AJT: I’m Ashley Tellis, I’m a Senior Fellow at the Carnegie Endowment for International Peace in Washington DC. I work in the areas of Indian security, Asia security and US-Asia relations.

Ashley J. Tellis
Ashley J. Tellis is the Tata Chair for Strategic Affairs and a senior fellow at the Carnegie Endowment for International Peace, specializing in international security and U.S. foreign and defense policy with a special focus on Asia and the Indian subcontinent.
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SC: You talked in the panel about a new bipolarity. Could you tell me what you meant by this and how it contrasts with the Cold War?

Let’s think about the end of the Cold War, when the United States was essentially left alone. That was the world India had to deal with since 1991. It was a favourable international environment because the States was basically friendly to India, and there were no real issues of disputation and conflict, other than the nuclear disagreement to two countries had (which was resolved in 2005).

As the post-Cold War period evolved, we began to see clearly that China was a rising power. The successes of Chinese economic reform since 1978 were finally bearing fruit. The Chinese economy is now slowly approaching the size of the US economy. Its military capabilities are growing and its diplomacy is becoming much more active. In other words, China is becoming the natural hegemonic power in Asia. That is creating a change from the unipolarity that India found favourable to a new bipolarity, which poses specific challenges. The key challenge is the involvement of China, which has a series of bilateral security disputes with India. Unlike the old bipolarity, where neither the United States and the Soviet Union had any serious security problems with India. So the new bipolarity is really a change in the international environment, and it’s not a favourable change for India.

In that context, the relationship with the US is very important. What do you see as the prospects for India-US relations under the new Trump administration?

Because the rise of China implicated American and Indian strategic interests, and the complementarity between those interests, US-India relations at least since the Bush Administration have been very robust and very promising. There is now a perturbation in that relationship, because Donald Trump has come to the presidency of the United States with a very different world view. It is unclear whether Donald Trump seeks to preserve alliances to balance the rise of China. If he does not, then one important driver of the US-India relationship weakens.

We don’t quite know where Trump is going. He said a whole set of things during the campaign that cast aspersions on alliances, and on the need to maintain an international order and so on and so forth. If it turns out that Trump the candidate is not Trump the president, and that he moves towards a more traditional US foreign policy, then I think US-India relations have a bright future because it means he will continue the policies that were pursued by Presidents Bush and Obama in some fashion.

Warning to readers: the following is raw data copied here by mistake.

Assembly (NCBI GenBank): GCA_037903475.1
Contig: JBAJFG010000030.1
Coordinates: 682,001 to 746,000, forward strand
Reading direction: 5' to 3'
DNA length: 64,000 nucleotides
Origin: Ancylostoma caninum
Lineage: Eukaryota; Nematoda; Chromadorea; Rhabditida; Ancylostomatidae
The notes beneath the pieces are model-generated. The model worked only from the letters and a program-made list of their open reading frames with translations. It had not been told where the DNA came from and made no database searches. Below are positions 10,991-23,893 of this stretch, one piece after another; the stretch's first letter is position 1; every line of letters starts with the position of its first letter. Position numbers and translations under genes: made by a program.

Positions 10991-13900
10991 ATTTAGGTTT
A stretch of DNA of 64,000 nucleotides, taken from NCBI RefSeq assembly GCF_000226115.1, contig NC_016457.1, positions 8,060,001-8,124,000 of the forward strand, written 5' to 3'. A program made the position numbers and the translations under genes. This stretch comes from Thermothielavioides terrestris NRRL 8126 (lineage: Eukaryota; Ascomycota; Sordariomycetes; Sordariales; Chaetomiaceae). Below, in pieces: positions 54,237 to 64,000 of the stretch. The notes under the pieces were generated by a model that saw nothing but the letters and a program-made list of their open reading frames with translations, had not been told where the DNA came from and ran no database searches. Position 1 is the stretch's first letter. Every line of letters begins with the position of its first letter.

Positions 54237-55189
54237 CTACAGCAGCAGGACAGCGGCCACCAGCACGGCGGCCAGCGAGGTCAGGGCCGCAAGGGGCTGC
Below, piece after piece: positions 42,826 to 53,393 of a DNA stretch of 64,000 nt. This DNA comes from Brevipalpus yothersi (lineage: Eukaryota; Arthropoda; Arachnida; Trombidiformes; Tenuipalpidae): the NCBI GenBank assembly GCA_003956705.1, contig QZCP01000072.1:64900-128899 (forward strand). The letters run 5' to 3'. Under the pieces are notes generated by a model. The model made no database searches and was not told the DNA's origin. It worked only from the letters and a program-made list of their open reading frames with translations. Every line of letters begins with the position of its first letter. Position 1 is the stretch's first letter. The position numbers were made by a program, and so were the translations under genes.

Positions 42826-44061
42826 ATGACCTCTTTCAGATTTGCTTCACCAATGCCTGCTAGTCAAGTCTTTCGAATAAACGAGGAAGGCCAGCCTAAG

If however he turns out to be radically different, that is he does not care for the international order, he does not care for balancing as the solution to dealing with China, then I think US-India relations will become more difficult. Partly because the security that India seeks through the partnership with the US will disappear, and because the economic irritants in the US-India relationship – the disputes over visas, over immigration, the disputes over market access – will come to the fore. That will cast a shadow over the relationship at large.

Do you think that’s going to become clear in the near future? There was an announcement that Modi was planning a visit – will we have to wait for an official trip before any of this becomes clear?

No I think you will get signs in the next few months, long before PM Modi comes to Washington. Those signs will essentially be decisions that the United States will make about its own strategy and its own economic policies. I don’t think there will be decisions in the US about India per se, but the relationship with India will be affected either positively or negatively depending on choices that the United States makes with respect to its grand strategy, its position in Asia and its own economic policies. If those decisions are fundamentally favourable to the partnership, India will be able to make its choices accordingly.

On the issue of the Nuclear Suppliers Group, what potential is there for India to join?

I think it is highly unlikely at this point that India will be able to join the Nuclear Suppliers’ Group for two reasons. One, Chinese obduracy on this issue, its opposition to India’s membership is really resolute. Two, I do not see the Trump administration as making this a priority, either in US-India relations or in US-China relations. Unlike President Bush, who pushed to secure India’s membership in 2008, neither President Obama, nor President Trump have displayed a similar resolution. Obama at least committed himself rhetorically to the cause of getting India to the NSG. I’m not sure Trump will do likewise, because it’s not obvious that Trump really lays much store by international institutions of this kind.

This interview was originally published by the London School of Economics and Political Science.